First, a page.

The Cron Job/Crontab
To have your task run at this frequency, use the following cron:
0 0 21 * *
This cron command translates to the following (in Human-Readable format):
“Every 1 month on day 21 of the month.”
What is a Cron Job & Crontab?
A cron job is a task that is scheduled to run at a specific time or interval. Cron jobs are typically used for system maintenance or administration tasks, such as backing up data or updating software.
Crontab files are stored in the “/etc/cron*” directories on most Linux systems. Each user has their own crontab file, and there is also a system-wide crontab file that can be used to schedule system tasks.
Every cron job uses five fields. Here is an explanation of what each field does in this cron, which runs “every 1 month on day 21 of the month“:
FUN FACT: Cron jobs are named after the Greek god of time, Chronos – so now you know where the name comes from!.
You might want to set up a crontab or cron job to run every 1 month on day 21 of the month for several reasons, including:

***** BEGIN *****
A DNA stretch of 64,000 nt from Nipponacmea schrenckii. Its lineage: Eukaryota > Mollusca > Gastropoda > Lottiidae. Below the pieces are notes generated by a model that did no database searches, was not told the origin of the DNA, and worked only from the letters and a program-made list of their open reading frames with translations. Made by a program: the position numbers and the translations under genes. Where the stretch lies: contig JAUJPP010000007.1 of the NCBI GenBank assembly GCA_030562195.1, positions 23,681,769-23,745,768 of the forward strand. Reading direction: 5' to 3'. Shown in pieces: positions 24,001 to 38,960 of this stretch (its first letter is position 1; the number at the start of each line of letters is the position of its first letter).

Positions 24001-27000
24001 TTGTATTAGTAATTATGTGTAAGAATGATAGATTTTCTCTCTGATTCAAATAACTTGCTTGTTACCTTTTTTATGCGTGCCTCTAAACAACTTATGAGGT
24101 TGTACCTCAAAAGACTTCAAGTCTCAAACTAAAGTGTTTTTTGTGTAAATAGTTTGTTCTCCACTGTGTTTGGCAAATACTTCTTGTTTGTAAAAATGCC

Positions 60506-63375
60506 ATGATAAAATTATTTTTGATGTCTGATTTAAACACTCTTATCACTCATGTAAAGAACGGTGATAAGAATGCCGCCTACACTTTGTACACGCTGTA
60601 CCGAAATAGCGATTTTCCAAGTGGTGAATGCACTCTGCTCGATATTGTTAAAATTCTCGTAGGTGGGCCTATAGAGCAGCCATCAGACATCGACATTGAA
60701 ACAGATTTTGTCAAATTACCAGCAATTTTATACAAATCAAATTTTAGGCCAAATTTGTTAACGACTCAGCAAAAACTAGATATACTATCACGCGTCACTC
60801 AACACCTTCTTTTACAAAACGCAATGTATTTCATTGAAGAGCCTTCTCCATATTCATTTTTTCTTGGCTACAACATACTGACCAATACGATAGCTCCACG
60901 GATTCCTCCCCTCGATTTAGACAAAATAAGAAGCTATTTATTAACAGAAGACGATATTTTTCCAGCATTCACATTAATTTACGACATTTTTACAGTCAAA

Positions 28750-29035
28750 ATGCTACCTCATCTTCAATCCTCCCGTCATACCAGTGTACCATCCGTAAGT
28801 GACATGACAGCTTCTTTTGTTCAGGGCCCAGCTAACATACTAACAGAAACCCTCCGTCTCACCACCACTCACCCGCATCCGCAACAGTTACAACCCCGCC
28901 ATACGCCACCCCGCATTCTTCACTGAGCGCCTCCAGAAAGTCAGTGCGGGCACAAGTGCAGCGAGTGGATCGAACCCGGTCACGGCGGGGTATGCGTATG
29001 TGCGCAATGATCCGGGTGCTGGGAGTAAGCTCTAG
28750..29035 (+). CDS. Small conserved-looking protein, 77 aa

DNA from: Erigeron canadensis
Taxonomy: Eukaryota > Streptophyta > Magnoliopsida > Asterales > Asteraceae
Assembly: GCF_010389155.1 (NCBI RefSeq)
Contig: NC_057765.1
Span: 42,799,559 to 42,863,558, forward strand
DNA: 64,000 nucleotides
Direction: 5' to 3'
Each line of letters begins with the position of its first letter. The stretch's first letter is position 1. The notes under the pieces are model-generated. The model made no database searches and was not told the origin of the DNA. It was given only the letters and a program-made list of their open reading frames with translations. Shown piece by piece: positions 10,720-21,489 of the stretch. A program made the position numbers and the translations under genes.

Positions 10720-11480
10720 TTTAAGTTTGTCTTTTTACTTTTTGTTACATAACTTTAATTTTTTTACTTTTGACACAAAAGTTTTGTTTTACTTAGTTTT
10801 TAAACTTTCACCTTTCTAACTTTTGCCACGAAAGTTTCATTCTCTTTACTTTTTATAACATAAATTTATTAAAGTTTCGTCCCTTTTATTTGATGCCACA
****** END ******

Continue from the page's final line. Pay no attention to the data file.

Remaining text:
- To send a monthly report on the 21st of every month
- To run a script to check for updates on the 21st of every month
- To delete old log files on the 21st of every month
Similar Cron Jobs
You might also want to run a crontab:
- every 2 months
- every 6 months
- every 1 month
- every 5 months
- every 3 months
- every 1 month on day 17 of the month
- every 4 months on day 22 of the month
FUN FACT: Cron jobs are named after the Greek god Chronos, who represents time itself..
In this article, you learned how to set up a cron job that runs every 1 month on day 21 of the month. Please share this page with friends and colleagues if you find it useful.
If you have any questions, please don’t hesitate to comment below.
If you are looking for cron jobs that run at certain minutes, hours, days, weekdays, or months, or if you are looking for miscellaneous cron jobs, then check out our relevant sections, or visit our cron job cheat sheet for a list of hundreds of popular cron jobs.